I am not referring to token involvement on the part of consumers. We already witness this all too often in the Individual Education Program (IEP) process (Tumbull, Tumbull, Summers, Brotherson, & Benson, 1986; Ysseldyke, Algozzine, & Thurlow, 1980). Students are provided with general pieces of information about the programs they are about to enter; the appropriate consent forms, where applicable, are signed; even the diagnostic tools to be employed (irrespective of their actual validity and appropriateness) that may eventually label them as "disabled" are briefly explained. Yet, seldom does any real discourse occur. Typically, professionals talk and clients (students and parents) listen.

Few studies have attempted to assess students' perceptions concerning why they have been placed in special education programs, an understanding of their own handicapping condition label, and judgments regarding the efficacy of their own programs. The results of these studies have generally indicated wide differences between consumer and professional judgments and beliefs regarding the specific issues addressed (Davis, 1982; McCaul & Davis, 1988).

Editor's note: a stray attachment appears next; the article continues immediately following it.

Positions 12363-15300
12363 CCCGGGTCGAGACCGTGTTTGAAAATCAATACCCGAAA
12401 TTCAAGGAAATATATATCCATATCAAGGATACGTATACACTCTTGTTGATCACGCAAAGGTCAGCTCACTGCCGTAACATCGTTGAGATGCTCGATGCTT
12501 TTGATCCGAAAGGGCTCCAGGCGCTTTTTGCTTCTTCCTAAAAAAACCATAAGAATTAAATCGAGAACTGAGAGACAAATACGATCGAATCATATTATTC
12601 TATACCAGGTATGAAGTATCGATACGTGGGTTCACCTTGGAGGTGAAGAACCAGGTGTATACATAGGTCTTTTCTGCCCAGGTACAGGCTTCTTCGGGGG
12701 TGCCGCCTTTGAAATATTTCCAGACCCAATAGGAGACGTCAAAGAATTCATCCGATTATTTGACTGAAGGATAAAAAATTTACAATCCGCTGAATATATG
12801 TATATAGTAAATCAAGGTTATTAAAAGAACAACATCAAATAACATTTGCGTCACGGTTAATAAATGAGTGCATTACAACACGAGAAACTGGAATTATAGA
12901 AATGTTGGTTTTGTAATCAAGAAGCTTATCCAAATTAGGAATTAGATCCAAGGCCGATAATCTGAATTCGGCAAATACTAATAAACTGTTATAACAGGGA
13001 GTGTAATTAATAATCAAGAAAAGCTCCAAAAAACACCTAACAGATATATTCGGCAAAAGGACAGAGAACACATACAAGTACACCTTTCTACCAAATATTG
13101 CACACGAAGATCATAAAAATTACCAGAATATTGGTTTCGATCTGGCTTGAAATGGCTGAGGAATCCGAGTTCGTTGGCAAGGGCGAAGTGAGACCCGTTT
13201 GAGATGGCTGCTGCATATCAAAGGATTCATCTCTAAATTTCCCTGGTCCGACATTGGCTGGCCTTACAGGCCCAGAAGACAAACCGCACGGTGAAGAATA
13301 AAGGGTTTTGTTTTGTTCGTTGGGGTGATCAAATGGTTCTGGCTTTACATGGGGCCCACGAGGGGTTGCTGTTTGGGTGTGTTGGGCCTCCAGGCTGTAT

1 am advocating the real, meaningful involvement of consumers in the REI debate, especially those students at the secondary level. I strongly suspect that students frequently feel "jerked around" by the educational system. They become either benefactors or victims, in varying degree, of philosophical debate, litigation, and legislative mandates that are subsequently transformed into educational policies and practices (e.g., the principles of least restrictive environment and maximum feasible benefit-policies and practices that directly impact their daily lives). Yet, how often are students really listened to or their opinions truly valued?